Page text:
For France-born Nathalie Doucet, good fashion may well be a birthright. The former designer and design professor, who moved from Paris to the U.S. more than a decade ago, is president of the Arts of Fashion Foundation, which she founded in 2001. The primary focus of the nonprofit is to support creativity and design in fashion, a goal achieved through educational programs, an annual design competition and Doucet’s campaign to establish a fashion copyright law to protect the work of designers. This month, Doucet launches investfashion.com, a website that will annually assist a handful of up-and-coming designers in need of financial sponsorship.
Fill in the blank: I never leave home without…
What is a 31-year-old former Boston College soccer player doing managing a luxury department store? The answer: part family legacy, part personal passion. Growing up in the business—his family owns the Mitchells chain of stores on the East Coast—Tyler Mitchell always had his hand in retail, learning the buying end of things at Harry Rosen in Canada and vendor operations at Brioni wholesale in New York. As men’s merchandise manager at Wilkes Bashford, which the Mitchell family bought last December, he’s tasked with marketing a classic, high-end SF brand to a broader, younger audience. Hipsters, it’s time to get measured.
What fashion mistake do most SF men make?
I always see men wearing clothes that don’t fit right.
Charleston Pierce has kept his finger on the city’s fashion pulse for more than 20 years. He’s pulled together a runway show in 48 hours, and he’s even worked the catwalk with Tyra Banks. Most importantly, the Bayview native has given local models a platform on which to strut their stuff with his production company, Charleston Pierce Presents. Over the years, Pierce has learned three critical things: Always be show-ready, connect with the audience and do whatever it takes to sell the clothes. Now in his 21st season with Macy’s Passport, he’s more ready than ever to use his skill and passion to encourage budding fashionistas to practice model confidence.
What’s your best style advice that works on and off the runway?
For those of us with high hopes for the state of San Francisco’s fashion reputation, Jill Giordano and Brian Scheyer are the couple to watch. Since launching gr.dano in 2006, the design duo has grown from a small upstart line to one garnering national attention. Season after season, they produce neutral-hued, architecturally-inspired women’s apparel in versatile yet structurally sophisticated silhouettes, right from their SoMa studio. Their latest coup? Joining the ranks of past recipients (such as Rodarte and Trina Turk) as fashion honorees in this year’s California Design Biennial, on view at the Pasadena Museum of California Art through Oct. 31.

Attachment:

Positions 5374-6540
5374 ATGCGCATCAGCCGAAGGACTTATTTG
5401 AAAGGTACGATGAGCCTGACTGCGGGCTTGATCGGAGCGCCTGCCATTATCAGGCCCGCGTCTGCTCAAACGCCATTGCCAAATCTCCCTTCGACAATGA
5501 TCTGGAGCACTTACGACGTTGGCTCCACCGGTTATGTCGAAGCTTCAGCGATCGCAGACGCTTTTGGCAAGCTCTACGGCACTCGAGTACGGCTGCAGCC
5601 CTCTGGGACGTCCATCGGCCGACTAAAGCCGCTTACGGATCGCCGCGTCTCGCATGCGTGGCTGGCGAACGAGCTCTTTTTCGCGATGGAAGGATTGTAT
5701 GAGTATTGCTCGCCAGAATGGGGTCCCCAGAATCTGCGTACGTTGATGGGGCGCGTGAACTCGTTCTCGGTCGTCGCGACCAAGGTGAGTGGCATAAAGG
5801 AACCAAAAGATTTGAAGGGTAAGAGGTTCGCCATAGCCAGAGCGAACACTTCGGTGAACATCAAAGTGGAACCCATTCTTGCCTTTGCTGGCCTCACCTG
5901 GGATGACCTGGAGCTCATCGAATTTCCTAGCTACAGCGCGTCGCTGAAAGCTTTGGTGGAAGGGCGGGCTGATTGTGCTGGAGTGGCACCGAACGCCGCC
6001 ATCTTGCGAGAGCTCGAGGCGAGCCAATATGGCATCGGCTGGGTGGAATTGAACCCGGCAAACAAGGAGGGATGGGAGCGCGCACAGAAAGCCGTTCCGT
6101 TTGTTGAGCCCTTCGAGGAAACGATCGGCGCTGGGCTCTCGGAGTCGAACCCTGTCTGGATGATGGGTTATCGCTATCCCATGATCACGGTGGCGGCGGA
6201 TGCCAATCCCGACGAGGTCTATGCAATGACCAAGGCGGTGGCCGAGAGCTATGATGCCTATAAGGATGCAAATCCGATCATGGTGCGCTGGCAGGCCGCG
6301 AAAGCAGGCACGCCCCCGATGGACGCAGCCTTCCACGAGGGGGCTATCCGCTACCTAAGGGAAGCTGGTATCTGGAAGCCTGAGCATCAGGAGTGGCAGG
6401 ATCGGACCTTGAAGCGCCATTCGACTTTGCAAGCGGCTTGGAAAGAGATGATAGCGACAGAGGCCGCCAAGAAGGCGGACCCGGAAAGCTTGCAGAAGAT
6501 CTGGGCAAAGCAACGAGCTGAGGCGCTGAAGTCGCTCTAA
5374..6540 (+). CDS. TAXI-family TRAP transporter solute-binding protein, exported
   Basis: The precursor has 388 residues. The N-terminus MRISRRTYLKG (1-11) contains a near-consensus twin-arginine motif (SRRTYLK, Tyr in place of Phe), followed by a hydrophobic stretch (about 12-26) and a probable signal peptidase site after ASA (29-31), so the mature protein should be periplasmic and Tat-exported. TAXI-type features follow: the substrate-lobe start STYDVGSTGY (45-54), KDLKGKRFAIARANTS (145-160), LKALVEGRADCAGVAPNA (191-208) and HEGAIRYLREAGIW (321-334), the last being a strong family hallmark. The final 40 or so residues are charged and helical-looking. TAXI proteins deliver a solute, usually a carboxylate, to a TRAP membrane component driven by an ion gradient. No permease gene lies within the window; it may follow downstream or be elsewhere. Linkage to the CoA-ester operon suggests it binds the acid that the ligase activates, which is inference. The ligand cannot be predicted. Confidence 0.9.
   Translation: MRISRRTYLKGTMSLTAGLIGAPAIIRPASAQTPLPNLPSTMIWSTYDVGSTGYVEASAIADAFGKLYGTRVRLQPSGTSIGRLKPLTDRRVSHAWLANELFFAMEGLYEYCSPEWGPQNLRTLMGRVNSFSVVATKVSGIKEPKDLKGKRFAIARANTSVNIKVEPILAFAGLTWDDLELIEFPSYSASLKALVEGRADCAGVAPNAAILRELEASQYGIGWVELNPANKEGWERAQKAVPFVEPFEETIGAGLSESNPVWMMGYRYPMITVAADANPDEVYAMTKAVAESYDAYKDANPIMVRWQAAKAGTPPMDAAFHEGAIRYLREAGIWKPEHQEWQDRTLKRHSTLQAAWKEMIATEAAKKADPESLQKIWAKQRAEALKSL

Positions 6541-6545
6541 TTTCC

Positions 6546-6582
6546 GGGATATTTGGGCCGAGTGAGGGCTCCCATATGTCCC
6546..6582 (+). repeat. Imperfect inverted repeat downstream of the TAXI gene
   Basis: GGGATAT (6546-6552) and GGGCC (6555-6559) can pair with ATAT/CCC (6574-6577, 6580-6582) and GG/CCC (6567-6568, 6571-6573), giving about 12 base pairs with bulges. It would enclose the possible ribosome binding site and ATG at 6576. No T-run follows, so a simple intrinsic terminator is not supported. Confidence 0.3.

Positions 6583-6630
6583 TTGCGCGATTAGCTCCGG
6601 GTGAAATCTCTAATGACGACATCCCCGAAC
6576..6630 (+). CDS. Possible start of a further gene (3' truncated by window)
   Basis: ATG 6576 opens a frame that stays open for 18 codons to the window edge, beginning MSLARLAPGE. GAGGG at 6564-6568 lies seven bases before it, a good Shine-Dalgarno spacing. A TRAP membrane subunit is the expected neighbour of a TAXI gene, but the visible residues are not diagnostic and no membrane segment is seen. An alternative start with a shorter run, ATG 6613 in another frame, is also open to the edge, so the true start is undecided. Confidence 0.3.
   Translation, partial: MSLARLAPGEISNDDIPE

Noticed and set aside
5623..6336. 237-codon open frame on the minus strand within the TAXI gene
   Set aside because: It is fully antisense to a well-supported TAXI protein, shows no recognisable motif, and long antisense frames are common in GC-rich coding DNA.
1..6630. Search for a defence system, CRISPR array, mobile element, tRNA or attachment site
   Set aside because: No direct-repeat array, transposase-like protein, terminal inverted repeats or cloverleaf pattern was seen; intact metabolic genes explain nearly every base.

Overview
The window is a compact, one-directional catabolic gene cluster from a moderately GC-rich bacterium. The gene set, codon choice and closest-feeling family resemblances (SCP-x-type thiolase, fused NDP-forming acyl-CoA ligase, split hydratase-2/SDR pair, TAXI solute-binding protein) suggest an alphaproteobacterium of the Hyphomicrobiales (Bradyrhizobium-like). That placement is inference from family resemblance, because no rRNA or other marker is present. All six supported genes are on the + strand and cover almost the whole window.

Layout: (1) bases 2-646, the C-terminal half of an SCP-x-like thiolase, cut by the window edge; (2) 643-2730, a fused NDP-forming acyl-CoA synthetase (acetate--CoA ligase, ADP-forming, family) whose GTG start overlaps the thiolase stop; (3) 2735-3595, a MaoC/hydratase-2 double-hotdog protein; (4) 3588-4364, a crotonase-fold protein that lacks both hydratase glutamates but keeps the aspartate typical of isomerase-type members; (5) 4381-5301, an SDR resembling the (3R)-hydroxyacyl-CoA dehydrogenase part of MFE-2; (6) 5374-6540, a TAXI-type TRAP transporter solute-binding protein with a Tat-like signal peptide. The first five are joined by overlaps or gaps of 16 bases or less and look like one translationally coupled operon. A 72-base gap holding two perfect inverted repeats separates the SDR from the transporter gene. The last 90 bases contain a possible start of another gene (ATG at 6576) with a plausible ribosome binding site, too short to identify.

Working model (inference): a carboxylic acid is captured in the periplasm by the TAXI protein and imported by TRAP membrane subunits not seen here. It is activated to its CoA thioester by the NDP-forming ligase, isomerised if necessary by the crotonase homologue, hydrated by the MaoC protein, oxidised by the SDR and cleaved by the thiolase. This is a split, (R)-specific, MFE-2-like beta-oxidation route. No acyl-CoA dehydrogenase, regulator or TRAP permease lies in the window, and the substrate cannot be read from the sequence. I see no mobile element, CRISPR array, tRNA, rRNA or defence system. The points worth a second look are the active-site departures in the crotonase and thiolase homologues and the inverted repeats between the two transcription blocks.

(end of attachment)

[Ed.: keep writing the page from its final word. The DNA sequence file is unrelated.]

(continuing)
As partners, how similar is your fashion sense?
BS: We agree on almost everything, don’t you think?
For Behida Dolić, it’s all about the ’20s cloche. The Bosnia-born milliner spends her workweek hand-draping elegant creations for Bay Area women who want a throwback to vintage elegance. While studying fine art in Italy, Dolić fell for 20th-century American fashion, moved to the U.S. and finished her degree at the San Francisco Art Institute. Now a Berkeley resident, Dolić sees the hat as wearable sculpture—the accessory that adds instant class and confidence to any woman’s ensemble. For her, it’s all about mixing old-fashioned refinement and modern simplicity. We’ll vouch for it: Simply put on one of Dolić’s hats, and voilà! You’re instantly a lady.
What are some timeless pieces for every woman?
A little more than two years ago, Holly and Michael Weaver decided to quit their jobs and see how long they could survive financially by doing what they love most—uncovering fashion gold. Whether they’re searching endlessly through thrift store racks or discovering an inspired young designer, it’s all about the thrill of the hunt. They’ve come a long way from selling finds on Craigslist and at pop-up stores around the city. Their downtown boutique inhabits a two-level storefront on Grant Avenue and showcases up-and-coming designers alongside their latest vintage gems. And with a newly launched e-commerce site to share their wares with the rest of the world, this unstoppable duo is just getting started.
What excites you most about San Francisco fashion?
It’s impossible to explain Harputs in fewer than 140 characters. The new Union Square store doesn’t have much of a website and the plan is to eliminate its mail-order business. Under Harputs name, there’s no blog. No tweets. Founder Gus Harput might happen to be the city’s new leader in cutting-edge fashion but in essence, he’s extremely old fashioned.
Voting for the 2009 Style Council is now closed! Pick up the September issue of 7x7 or check back here later in the summer to see who made the cut.
A few weeks ago, we asked you to send us photos of the most stylish San Franciscan you know. Your nominations -- over 80 of them -- are below. So who has the best style? Browse through the photos and tell us who you think should win a spread in our September fashion issue. Voting ends July 15th. (Check out who made last year's cut here).
All dressed to the nines, guests gathered in the decadent Spanish Suite at the CLIFT Hotel on Tuesday, August 26 for 7x7’s annual Style Council soiree. This year’s chosen style elite were honored for their fashion savvy and contributions to the industry. Guests sipped Bombay Sapphire gin, Wattle Creek wine and SmartWater while hobnobbing with the crème de la crème.
photography by Maayan Ben-Artzi